On the other hand, I only reluctantly licensed UseModWiki under the GPL. (I even tried to use the less-restrictive LGPL, but the LGPL license doesn't fit very well with "scripting" languages that aren't linked libraries.) My preference would be to dual-license UseModWiki, with a GPL main version and a BSD-like alternative for any worthwhile exceptions. Since the derivatives of GPL'ed legacy code are less than 10% of UseModWiki, I may even rewrite those sections someday. --CliffordAdams


People taking BSD licensed code and turning it into proprietary products is not just a theoretical - it happens regularly. People doing just that ask questions on the OpenBSD mailing list quite regularly. Whether you think that is wrong, or some other benefits outweigh problems it causes is the reason to choose one license over the other. I think Theo and the rest of the OpenBSD team want to see secure software everywhere possible - and think that making theirs available as a building block for closed, commercial systems is a good way to do that. Other people might be upset if they saw their code (which they essentially donated) being used to make someone else lots of money (frequently without any sort of attribution). Personally I have a preference for GPL - if I'm make something "open", I'd like it to stay that way. However, the LGPL seems to offer that, without being quite so "sticky". Probably all depends on exactly what sort of software you're dealing with. --ErikDeBill


In the context of FreeSoftware, one often hears the statement, "Think of free as in Free Speech, not FreeBeer!" This, however, implies an understanding of what FreeSpeech is, which is not as obvious as it seems.

I think that analogy is very poorly chosen. Everyone whom I've asked (anecdotal evidence!) including myself did not understand this without copious explanation. I think the problem is that most people are confused by the phrase "free beer", because beer usually isn't free; when you hear this you assume there must be some special nerd meaning to "free beer" that you don't know. I think it would be much more clear to say something like "Free as in freedom of speech, not as in you get it for free". Or maybe "Free as in it's free to roam, not as in you get it for free". -- BayleShanks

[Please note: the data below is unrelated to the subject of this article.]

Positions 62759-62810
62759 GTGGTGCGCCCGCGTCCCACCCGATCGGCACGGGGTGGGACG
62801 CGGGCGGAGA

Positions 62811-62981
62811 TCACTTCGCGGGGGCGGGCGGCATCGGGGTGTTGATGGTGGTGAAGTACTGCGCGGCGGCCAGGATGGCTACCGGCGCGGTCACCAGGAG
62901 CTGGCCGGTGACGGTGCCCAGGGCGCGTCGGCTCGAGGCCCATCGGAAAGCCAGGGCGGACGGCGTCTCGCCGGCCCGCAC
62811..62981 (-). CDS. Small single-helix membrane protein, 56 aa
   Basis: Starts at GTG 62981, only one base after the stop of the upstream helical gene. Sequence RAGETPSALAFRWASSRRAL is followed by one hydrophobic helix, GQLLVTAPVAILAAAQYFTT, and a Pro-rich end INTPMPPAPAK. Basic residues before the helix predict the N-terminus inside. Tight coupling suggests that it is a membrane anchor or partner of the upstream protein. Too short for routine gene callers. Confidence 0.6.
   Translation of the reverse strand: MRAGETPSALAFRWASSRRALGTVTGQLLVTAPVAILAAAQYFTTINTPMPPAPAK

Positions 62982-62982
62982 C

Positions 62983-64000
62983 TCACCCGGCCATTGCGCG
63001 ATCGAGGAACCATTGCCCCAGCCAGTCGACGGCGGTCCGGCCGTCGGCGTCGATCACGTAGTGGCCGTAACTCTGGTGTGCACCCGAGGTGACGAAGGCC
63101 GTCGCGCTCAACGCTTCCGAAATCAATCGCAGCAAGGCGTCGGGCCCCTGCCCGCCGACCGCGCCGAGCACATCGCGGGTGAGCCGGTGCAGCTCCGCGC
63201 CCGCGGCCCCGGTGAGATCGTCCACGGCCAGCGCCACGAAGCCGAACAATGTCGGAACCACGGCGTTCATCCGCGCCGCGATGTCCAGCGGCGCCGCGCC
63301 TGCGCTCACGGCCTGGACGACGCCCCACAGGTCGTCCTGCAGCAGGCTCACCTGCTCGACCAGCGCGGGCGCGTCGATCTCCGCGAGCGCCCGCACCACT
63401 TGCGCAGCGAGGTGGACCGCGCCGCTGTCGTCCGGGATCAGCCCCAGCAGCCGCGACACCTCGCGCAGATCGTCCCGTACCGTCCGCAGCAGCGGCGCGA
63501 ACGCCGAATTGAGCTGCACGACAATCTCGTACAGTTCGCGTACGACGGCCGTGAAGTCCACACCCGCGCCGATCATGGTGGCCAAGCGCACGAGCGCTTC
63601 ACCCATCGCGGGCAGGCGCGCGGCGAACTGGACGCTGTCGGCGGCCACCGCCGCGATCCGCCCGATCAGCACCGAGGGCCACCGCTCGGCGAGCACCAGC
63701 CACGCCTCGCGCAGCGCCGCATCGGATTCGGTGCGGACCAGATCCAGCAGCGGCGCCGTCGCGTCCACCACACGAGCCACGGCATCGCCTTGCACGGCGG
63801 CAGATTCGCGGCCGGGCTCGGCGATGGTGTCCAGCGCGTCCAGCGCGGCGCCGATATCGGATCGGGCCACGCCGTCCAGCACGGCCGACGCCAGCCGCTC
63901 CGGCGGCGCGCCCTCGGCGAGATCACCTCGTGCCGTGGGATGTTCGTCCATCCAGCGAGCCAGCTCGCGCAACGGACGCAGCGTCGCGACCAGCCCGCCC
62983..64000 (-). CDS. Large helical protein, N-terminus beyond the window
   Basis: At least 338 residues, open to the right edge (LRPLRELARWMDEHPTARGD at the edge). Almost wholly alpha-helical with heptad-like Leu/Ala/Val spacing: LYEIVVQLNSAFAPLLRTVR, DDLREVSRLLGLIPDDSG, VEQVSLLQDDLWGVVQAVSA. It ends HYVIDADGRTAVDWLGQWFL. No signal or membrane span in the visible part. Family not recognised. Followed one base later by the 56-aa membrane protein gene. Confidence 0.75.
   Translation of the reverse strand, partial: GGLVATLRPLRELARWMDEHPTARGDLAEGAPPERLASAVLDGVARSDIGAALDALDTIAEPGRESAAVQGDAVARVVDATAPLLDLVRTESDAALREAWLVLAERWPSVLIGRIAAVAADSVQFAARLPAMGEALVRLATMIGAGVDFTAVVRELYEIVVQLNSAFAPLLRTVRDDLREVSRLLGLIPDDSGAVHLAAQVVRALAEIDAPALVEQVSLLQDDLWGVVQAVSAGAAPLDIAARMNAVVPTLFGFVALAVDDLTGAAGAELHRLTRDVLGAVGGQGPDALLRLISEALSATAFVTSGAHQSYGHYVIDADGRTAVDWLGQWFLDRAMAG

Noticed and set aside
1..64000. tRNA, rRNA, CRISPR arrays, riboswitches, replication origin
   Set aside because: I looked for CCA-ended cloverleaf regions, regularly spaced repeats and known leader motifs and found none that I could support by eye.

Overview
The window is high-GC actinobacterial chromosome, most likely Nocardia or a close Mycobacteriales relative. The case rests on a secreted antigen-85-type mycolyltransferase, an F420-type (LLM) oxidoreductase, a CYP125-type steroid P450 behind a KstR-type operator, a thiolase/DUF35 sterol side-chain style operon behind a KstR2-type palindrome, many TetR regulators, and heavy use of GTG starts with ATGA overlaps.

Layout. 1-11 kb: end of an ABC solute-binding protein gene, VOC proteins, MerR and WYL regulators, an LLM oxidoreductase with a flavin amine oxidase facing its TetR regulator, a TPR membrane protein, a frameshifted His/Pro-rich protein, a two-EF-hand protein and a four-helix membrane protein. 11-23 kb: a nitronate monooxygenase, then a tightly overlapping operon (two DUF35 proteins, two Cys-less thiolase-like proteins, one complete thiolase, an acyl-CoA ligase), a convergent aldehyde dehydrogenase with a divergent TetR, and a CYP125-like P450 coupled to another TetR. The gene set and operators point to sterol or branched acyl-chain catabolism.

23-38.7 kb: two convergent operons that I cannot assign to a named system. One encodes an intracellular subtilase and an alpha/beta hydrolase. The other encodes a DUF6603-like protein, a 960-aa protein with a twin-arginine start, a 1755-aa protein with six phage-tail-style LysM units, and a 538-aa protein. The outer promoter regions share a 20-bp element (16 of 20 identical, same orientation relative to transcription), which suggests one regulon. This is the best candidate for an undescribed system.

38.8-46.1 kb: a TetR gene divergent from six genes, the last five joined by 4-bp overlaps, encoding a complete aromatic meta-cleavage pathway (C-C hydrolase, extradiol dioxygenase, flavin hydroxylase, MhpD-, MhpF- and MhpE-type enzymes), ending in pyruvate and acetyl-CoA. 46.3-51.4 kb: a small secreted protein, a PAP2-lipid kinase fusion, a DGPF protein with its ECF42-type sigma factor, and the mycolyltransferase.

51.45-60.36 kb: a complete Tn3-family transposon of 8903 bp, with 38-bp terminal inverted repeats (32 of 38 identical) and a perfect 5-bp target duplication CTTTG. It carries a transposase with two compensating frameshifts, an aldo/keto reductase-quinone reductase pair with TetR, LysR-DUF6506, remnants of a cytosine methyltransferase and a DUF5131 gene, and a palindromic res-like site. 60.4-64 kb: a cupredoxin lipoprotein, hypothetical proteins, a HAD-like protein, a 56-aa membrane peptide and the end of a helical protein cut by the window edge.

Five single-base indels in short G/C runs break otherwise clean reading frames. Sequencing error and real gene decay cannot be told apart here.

The expression is an entrenched shorthand amongst the software freedom community to draw out the distinction:

"Yeah, it's free software!"

"Free as in speech?"

"No, free as in beer.

"Oh. Too bad."

The term "free beer" owes something, perhaps, to the joke about the band that named itself "Free Beer" for the marquee appeal of the name. I've certainly been at parties where the beer was free to at least *some* of the people attending--I filled plastic Dixie cups, wrestled kegs, and changed the taps at a few, even.

The kicker of this term is that, though it's OK to sweeten the offer a little, you don't want to attract people who are only there for free drinks (or canapes, for the more highbrow). Conversely, if you are going to an event just because they are handing out goodies, then you're interest is otherwise shallow to non-existent.


For a quantitative analysis of the advantages of open-source software by an exhaustive review of published studies, analyses, and news stories refer to David Wheeler's [Why Open Source Software / Free Software (OSS/FS)? Look at the Numbers!].

"The continued freedom to create and use free software is always in danger. Unfortunately, some interests seem to use the tragic events of September 11, 2001 as an excuse for wide-ranging infringement on civil liberties, some of which may threaten the very ability to create free software at all." - from http://kernel.org